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Easter and liquor laws to hit bars, eateries

KATIE CHAPMAN
Last updated 06:44 17/04/2014

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Wellington

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Wellington's hospitality industry is preparing to take a hit this Easter as trading and liquor laws clash.

Usually, bars that cannot serve alcohol on Good Friday would open at midnight until 6am but, under new rules, they now have to shut two hours earlier. As a result, about half of the bars in Courtenay Place would not be opening because there was too little time to make it worthwhile, the Hospitality Association said. "It is a complete double whammy," Wellington branch president Jeremy Smith said.

About half the bars in the city's entertainment district would not bother opening. "A lot of people are saying it's not worth it, too many people are going to be away." It was going to be particularly tough with the Hurricanes v Blues match being held at Westpac Stadium, which has been granted a special licence to serve alcohol.

People would be leaving the rugby and wanting to have a drink but would not be able to unless they bought a meal as well. That was ridiculous, Smith said. "If you want everybody to stay home, then don't have any rugby."

Nick Mills' family owns several inner-city bars and restaurants, including popular night spots Betty's, Edisons and Boston.

They would be opening tomorrow night but not on Saturday and were preparing to take a big financial hit, he said. Those bars did not get busy until after 11pm, so there would be only about four trading hours for the entire weekend. "What you make at sevens, you lose at Easter."

The laws were "back in the dark ages" and had to be updated, he said.

"The thing that concerns me is the tourists . . . they just can't go out or do anything for the whole weekend."

Despite preparing to take a loss for the weekend, he was not planning to impose surcharges at his open restaurants, including Spruce Goose and Hummingbird, saying he preferred to absorb the cost throughout the year.

"You just do it as a public service."

Restaurant Association president Mike Egan said he did not have surcharges at his restaurants.

However, there were arguments for the industry practice because the cost of opening on public holidays and paying staff extra was "prohibitive", he said.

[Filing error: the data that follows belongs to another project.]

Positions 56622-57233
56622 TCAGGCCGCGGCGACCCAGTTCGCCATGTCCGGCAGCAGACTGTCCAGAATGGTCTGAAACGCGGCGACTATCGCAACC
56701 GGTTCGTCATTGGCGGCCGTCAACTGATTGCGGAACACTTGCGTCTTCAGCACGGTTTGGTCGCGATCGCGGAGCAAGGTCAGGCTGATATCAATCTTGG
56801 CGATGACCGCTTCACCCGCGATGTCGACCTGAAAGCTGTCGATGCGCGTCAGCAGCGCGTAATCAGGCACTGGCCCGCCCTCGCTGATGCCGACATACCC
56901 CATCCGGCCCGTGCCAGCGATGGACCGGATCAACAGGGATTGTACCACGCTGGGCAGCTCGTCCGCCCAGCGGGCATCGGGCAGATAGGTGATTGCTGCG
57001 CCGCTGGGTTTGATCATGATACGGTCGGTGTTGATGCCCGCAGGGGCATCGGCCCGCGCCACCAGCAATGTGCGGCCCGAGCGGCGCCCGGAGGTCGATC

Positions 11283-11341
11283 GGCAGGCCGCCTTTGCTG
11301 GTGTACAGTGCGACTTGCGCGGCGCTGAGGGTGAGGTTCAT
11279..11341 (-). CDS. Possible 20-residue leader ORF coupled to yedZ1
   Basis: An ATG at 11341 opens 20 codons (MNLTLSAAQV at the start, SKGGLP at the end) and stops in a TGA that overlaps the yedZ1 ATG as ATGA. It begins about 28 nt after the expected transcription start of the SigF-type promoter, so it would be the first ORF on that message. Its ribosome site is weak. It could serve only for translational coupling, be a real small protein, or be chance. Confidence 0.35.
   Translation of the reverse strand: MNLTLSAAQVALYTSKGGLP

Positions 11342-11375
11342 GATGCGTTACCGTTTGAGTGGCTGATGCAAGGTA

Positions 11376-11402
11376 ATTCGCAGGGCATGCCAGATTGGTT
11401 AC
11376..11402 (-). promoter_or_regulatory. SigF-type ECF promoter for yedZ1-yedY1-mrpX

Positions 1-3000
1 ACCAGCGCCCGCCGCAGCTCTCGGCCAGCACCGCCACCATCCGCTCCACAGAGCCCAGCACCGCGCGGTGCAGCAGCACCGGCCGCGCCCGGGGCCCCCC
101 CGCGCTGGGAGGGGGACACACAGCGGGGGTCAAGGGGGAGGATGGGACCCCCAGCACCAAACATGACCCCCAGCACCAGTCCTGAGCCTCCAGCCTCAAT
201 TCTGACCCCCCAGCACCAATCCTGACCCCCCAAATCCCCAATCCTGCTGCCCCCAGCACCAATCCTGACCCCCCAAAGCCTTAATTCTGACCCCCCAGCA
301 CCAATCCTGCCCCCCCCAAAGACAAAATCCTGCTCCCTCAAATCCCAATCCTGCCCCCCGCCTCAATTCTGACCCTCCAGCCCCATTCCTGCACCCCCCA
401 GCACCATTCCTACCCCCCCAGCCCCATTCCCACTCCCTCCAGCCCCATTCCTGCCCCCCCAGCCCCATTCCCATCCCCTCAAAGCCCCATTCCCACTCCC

About half of the eateries in Wellington would charge, and some would not bother to open. "I don't think any restaurant, whether they charge a surcharge or not, will make money on a public holiday."

An inner-city bar and restaurant owner who did not want to be named said he would be applying a 15 per cent surcharge this weekend but would not make a profit.

Most customers were increasingly accepting of surcharges and the reasons for them.

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"That little bit of recovery makes me break even, instead of running at a loss."

He made a point of ensuring every customer was aware of the policy before they ordered. "I don't want anyone to get a surprise when they get their bill."

THE RULES

Good Friday and Easter Sunday

Good Friday is a public holiday but Easter Sunday is not.

On both days restaurants and bars can serve alcohol only to people who are there to dine. One hour of drinking time is allowed on each side of the meal.

Some bars and restaurants can serve alcohol if they have been granted a special licence linked to a specific event. Tomorrow Westpac Stadium has a licence for the Hurricanes game.

Some businesses, including dairies and service stations, can open provided they sell only food, drink, household items, personal items, petrol, oil, car parts and accessories.

These goods must be items that people cannot delay buying until the next day, such as baby formula or pet food.

Easter Monday

Public holiday, no trading restrictions.

Some services impose surcharges on public holidays - usually 15 per cent - to make up for extra cost of opening. This is at the discretion of individual businesses.

- The Dominion Post

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